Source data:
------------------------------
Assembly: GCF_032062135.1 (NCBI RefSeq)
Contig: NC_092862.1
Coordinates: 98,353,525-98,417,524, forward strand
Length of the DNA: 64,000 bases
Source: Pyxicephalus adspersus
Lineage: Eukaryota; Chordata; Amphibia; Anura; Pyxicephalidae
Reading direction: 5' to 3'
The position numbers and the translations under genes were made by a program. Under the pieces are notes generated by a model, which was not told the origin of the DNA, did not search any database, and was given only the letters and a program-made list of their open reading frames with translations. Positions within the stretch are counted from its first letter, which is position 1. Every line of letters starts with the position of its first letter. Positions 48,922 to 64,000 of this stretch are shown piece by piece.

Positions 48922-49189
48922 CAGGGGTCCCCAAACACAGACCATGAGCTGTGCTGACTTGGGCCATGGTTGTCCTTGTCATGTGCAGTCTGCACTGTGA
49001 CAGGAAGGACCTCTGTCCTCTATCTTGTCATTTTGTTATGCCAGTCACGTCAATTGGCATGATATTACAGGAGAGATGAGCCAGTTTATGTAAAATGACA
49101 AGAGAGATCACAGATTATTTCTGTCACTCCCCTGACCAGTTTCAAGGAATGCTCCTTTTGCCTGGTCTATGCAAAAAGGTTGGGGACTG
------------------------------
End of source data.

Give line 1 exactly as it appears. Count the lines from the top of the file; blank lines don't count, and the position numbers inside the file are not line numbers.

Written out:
Assembly: GCF_032062135.1 (NCBI RefSeq)